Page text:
“Three beers a piece for each of my co-workers,” requested Andy Dufresne despite being held on the edge of the roof of Shawshank prison by Chief Hadley.
“A man working outdoors feels more like a man if he can have a bottle of suds.”
Comparisons to 2007 are premature as Ireland didn’t fall apart until the warm-up games, and by the pool stages of that World Cup it was too late to recover.
One parallel might be fatigue; mentally, physically or both. We trained ourselves to a standstill in Bordeaux. Georgia almost beat us so we doubled down on our efforts.
What transpired is consigned to record, forever.
The current Ireland team have already carved their own piece of historic achievements. In between beating the All Blacks, a rare Grand Slam was completed.
They remain on the same journey.
Solutions to a drop in form are never easy, so now is when the coaches must come into their own. Because player effort has been incredible.
Maybe, just maybe, everyone needs to come up for air.
Back in the day – sorry, but it’s what I know best – gruelling fitness sessions were in the vanguard of Michael Cheika’s mission to guide Leinster to Heineken Cup glory.
I remember morale was particularly low as we booted and suited for one of these torture sessions. Imagine the joy on 40-odd faces when greeted by an empty back pitch in UCD where, stacked high, was the wonderful sight of midweek, midday beers.
Like those fictitious inmates forced to tar roof under a blazing sun, we found ourselves slouching on the grass sipping suds “courtesy of the hardest screw that ever walked Shawshank prison”.
We momentarily ceased to be team-mates, just a circle of men chewing the fat, and all our troubles melting away.
It’s not that simple for the Irish squad. They can’t go drinking together in town. That’s not what I am saying, although I read the English went out in Portugal the Tuesday before winning in Dublin and you can bet the mortgage Warren Gatland let the Welsh boys loose after his latest coaching masterclass.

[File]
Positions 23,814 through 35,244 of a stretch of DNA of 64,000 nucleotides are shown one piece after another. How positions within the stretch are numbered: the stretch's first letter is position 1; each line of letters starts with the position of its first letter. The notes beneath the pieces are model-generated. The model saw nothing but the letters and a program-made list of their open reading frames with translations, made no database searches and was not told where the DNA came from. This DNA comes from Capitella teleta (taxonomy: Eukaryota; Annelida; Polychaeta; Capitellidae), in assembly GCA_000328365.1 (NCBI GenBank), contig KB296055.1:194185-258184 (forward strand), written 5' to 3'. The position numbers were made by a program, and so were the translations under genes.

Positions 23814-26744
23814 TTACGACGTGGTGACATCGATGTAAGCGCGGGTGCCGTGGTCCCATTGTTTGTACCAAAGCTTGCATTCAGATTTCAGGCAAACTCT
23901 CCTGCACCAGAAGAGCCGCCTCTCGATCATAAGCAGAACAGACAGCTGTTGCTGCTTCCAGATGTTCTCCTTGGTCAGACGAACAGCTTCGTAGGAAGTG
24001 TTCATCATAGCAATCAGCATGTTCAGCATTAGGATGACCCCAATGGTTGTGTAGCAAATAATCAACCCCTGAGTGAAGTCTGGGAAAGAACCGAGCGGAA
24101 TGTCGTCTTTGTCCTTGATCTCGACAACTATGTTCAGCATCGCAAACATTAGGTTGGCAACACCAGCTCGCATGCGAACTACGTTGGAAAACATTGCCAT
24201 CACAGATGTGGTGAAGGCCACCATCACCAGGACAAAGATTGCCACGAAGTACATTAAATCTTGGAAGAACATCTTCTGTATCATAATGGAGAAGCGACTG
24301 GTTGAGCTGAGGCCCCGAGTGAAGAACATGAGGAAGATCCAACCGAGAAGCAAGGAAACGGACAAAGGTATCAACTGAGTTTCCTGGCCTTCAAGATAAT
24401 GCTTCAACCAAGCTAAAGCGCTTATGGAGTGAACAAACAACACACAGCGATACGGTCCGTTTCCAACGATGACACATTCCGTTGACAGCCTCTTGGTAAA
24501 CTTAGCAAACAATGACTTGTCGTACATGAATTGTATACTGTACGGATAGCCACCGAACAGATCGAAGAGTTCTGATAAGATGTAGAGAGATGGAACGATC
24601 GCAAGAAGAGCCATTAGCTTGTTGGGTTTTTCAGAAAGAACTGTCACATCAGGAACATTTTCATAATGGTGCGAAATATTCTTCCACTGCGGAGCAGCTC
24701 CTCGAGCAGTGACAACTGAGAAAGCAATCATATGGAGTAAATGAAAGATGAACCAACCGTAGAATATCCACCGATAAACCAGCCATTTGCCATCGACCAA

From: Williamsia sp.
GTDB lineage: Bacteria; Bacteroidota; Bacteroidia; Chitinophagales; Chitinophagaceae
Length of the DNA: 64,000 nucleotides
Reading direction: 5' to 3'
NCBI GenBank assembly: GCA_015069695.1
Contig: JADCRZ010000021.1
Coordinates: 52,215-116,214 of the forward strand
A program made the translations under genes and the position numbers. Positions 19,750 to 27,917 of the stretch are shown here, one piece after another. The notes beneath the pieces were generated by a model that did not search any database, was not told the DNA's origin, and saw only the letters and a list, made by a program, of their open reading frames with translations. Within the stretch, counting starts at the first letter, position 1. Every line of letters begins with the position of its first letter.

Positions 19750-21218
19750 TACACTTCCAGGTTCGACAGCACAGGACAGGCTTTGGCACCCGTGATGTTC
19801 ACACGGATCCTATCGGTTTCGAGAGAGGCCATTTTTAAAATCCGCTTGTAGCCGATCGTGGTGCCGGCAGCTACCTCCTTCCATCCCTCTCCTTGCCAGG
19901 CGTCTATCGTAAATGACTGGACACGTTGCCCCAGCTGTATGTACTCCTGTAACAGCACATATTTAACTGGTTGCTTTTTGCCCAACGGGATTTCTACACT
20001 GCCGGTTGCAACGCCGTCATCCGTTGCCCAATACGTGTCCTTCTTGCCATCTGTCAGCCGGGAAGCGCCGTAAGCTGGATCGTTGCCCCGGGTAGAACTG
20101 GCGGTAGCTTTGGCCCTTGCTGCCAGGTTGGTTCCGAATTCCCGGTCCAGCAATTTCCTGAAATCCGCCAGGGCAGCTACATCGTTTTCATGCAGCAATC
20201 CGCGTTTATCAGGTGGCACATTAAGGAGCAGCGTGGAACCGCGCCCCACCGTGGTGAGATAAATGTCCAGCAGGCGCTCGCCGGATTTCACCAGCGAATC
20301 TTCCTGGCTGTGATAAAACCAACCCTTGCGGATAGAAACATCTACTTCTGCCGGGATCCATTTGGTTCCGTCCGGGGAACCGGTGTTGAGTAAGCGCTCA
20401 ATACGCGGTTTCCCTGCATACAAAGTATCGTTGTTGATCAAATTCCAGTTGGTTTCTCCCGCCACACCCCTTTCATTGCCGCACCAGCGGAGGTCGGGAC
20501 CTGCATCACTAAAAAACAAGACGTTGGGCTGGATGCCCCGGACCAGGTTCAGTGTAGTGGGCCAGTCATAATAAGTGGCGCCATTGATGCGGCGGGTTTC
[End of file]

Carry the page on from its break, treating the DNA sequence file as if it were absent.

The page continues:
Point is, professional sport gets awfully serious in the bubble.
Suffocating when poor performances are stacking high.
What’s changed for Ireland since last year’s Six Nations?
Dan Leavy, James Ryan, Devin Toner, Rob Kearney, Cian Healy, Rory Best and Bundee Aki were ever present and on song. That’s no longer the case as chopping and changing was needed with an eye on the World Cup and injuries visited the squad, particularly at lock.
So, Ireland discovered that they cannot have their cake and eat it. A natural and essential pecking order is more obvious than ever before.
The dip in performance is accentuated by key individuals being off colour. Again, we know why.
The basics – catching and throwing – have been worryingly poor with collective body language betraying deeper frustrations. There were three unforced errors in the opening passages of play last Sunday in Rome. The lineout malfunctioned, Seánie O’Brien’s pass to Conor Murray went to ground and on it went.
Simple stuff done badly denied Ireland the chance to build momentum.
Confidence is low. The players will take responsibility for this. They cannot be faulted for endeavour, unlike France at Twickenham, but when they fail to spark the emphasis goes back on coaches to break this vicious cycle.
Joe Schmidt and Andy Farrell will presumably see wood through the trees. They will figure it out. Maybe less is more. Go have some fun.
Release the pressure valve.
I’ve no idea, to be honest. Who in their right mind would be a coach?
Wales are marching in the opposite direction. Gutsy win in Paris, unimpressively solid against Italy, they struggled to cope with English power in the first half of Saturday’s instant classic.
Then a hero came along. Dan Biggar changed the entire narrative of this year’s championship. England blinked. Owen Farrell, superb all season, started kicking inaccurately under pressure. Anyway, Liam Williams, George North and Josh Adams dominated the Cardiff sky.